It’s no secret that technology is changing the way we do business. Large companies like Apple and Google are continually introducing new technology that impacts multiple industries and countless professionals. As these specific changes continue to shape our professional lives, a consistent desire to learn is required. So, for example, those in the digital marketing industry may want to know when Google makes changes to its search algorithm. Products and services are consistently being unveiled, accompanied by terms such as “game changing” and “groundbreaking.”

Apple-Google

With so many industries experiencing constant changes, it’s easy to get overwhelmed by all the new information. So what do we do? We read and study, learning what we can so we can be the best in our business. But making material stick in our minds can be tricky. That’s why to retain what we’ve learned, we often need to contemplate it—a practice that is often ignored by professionals.

To contemplate something is to mentally repeat it over and over again. And by circling back to what we’ve just heard or read, we’re helping to retain the information.

Here are some ways you can ensure you’re retaining information:

1. Reflect on what you’ve just read or heard.
Don’t rush to the next article, podcast, or book. Just pause for a few moments. Review the material in your mind as often as you need to (or are able to), while ensuring you understand the information.You may need to go back and reread or listen to something again, but taking the time to do so now could save you time in the future.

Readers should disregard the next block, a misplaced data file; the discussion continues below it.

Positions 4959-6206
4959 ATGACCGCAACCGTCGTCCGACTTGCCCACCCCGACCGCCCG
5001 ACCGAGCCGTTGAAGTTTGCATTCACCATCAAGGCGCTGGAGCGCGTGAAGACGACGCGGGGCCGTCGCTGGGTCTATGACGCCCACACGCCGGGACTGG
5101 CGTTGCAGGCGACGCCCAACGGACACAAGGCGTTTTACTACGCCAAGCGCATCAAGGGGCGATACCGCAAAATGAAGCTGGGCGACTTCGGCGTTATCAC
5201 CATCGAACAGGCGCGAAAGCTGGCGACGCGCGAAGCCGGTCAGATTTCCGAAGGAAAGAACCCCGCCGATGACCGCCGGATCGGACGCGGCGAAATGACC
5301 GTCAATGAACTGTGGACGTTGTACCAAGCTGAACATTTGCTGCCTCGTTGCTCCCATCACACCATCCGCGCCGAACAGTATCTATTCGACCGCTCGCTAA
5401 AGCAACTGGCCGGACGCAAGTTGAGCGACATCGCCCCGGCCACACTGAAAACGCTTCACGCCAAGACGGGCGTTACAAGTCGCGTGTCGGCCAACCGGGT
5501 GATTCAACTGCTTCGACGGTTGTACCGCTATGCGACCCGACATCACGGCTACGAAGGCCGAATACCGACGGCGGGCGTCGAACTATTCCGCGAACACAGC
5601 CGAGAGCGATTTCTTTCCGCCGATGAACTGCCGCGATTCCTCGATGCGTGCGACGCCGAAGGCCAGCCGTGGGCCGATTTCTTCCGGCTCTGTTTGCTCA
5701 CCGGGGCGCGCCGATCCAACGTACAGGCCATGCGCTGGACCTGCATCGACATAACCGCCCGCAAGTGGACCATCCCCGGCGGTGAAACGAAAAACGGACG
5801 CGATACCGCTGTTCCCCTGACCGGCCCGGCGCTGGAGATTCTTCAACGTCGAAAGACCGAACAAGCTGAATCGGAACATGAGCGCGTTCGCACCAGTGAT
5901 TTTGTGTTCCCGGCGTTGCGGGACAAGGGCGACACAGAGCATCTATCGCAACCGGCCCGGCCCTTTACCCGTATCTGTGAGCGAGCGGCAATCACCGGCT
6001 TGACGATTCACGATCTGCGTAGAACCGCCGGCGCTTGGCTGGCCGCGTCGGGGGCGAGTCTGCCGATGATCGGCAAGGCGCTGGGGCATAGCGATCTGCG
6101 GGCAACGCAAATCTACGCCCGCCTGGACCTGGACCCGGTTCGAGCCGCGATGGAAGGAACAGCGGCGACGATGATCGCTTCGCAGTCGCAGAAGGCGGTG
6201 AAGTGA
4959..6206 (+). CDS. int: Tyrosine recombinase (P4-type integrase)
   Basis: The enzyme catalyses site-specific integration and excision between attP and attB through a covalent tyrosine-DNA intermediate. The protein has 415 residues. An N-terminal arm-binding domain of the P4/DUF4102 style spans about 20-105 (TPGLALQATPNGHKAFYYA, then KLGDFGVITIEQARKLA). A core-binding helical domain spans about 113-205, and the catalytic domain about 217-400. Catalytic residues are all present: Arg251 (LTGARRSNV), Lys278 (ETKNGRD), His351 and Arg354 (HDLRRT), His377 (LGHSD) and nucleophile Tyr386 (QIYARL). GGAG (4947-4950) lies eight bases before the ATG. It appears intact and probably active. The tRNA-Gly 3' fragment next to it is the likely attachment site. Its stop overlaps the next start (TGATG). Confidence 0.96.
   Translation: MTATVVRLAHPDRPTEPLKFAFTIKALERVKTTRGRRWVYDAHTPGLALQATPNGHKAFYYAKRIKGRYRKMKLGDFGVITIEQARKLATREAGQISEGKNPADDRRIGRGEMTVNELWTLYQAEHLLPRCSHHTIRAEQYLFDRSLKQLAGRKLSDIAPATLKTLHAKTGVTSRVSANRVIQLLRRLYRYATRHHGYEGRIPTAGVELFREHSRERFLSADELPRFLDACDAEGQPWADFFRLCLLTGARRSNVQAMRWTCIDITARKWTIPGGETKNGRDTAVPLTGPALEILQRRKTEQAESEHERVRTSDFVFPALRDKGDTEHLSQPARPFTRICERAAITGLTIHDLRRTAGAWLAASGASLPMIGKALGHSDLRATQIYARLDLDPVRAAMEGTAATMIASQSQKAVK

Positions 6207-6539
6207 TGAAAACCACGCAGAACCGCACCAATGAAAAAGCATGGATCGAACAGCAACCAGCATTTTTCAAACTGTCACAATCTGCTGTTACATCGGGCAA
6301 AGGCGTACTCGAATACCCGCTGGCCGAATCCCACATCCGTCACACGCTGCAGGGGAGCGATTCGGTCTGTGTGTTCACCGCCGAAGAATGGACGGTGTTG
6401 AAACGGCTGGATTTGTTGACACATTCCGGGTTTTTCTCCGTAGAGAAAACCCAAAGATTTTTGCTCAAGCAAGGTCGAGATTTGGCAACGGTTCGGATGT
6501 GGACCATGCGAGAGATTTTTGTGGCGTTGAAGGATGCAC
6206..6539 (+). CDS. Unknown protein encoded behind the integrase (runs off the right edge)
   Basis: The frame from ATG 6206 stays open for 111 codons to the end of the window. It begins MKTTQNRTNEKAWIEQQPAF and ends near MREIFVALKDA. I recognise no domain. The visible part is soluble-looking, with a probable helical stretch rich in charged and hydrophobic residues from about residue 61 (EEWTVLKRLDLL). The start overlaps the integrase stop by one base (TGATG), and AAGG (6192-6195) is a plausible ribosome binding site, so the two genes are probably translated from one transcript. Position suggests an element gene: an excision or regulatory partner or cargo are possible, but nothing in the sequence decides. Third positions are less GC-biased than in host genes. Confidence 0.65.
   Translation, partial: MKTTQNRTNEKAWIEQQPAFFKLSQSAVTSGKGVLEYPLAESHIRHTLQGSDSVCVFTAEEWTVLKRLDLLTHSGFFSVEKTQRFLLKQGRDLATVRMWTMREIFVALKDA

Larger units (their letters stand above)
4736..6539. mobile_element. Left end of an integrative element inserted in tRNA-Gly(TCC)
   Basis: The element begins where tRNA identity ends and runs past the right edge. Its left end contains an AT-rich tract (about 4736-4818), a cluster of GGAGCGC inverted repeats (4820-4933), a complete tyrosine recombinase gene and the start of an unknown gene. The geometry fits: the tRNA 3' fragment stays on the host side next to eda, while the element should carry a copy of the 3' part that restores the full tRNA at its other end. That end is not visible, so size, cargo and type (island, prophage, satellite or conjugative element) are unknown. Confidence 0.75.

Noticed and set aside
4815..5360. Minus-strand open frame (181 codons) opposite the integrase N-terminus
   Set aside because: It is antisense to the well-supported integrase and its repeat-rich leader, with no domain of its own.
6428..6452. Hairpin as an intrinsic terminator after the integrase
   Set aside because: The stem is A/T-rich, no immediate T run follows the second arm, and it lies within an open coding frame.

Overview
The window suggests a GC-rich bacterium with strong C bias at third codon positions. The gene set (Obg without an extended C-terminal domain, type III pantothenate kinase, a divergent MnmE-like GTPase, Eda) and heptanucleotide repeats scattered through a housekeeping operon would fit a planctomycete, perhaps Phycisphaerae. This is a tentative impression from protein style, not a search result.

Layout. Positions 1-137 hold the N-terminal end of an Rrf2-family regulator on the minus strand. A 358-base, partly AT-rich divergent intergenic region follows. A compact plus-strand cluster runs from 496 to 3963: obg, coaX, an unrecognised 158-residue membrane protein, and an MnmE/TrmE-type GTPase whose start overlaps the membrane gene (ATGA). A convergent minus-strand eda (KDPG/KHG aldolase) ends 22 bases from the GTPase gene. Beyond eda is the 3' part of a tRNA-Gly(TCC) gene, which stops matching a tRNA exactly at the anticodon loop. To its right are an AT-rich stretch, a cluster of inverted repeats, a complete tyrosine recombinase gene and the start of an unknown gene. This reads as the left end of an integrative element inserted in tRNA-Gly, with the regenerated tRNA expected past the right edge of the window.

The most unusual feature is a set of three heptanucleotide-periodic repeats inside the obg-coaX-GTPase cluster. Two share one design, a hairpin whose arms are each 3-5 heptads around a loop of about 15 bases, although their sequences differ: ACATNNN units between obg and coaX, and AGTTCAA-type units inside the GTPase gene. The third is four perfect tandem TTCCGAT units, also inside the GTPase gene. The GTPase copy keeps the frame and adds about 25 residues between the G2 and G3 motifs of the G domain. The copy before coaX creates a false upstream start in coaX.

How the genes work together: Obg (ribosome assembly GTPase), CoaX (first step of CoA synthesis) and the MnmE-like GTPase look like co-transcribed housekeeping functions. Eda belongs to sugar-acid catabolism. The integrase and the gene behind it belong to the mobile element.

2. Write about the information.
By writing about the information you’re wanting to retain, you are often forced to explain the material, which can lead to greater retention. Many people blog when practicing this point, but even if you don’t have a blog, you might consider creating a new document on your computer (or adding a new note on your mobile device) and writing some of the learned information there. You could even write it down on your mobile device. According to Verizon Wireless, “The latest smartphones and top tablets feature a wide variety of apps for writers on the go.” One app in particular is Write or Die, which lets you set a goal regarding a specific word count and punishes if you don’t reach it. Writing about the information you’ve learned will allow you to use it in the future and serve as a refresher. Also, don’t forget that you can certainly use the classic instruments of pen and paper to accomplish your task.

3. Post bits about what you’re learning on social media.
Write down a few words about what you’ve learned and post it to Twitter. Put a link to a post you found interesting on your Facebook page. You’ll want to be careful if you’re doing this in an office setting where social media sites are prohibited, but if you’re able to practice this, it may be worth your while. Doing so will not only allow you to reference the information later, but it may invite others to learn alongside you, thus giving you the opportunity to talk about what you’ve read, which brings us to the final point.

4. Talk about it.
Engage your colleagues on what you’re learning. Doing so will help you retain the information by repeating it to someone else, and perhaps you’ll get input from them that you’d never considered before on the subject.

Retaining information is often neither quick nor easy, but as business continues to be shaped by the fast-moving world around us, perhaps pausing long enough to consider what we’ve read or heard will better equip us to use the information in the future. This will not be necessary for all topics, but certain pieces of information will most certainly be worth keeping in mind.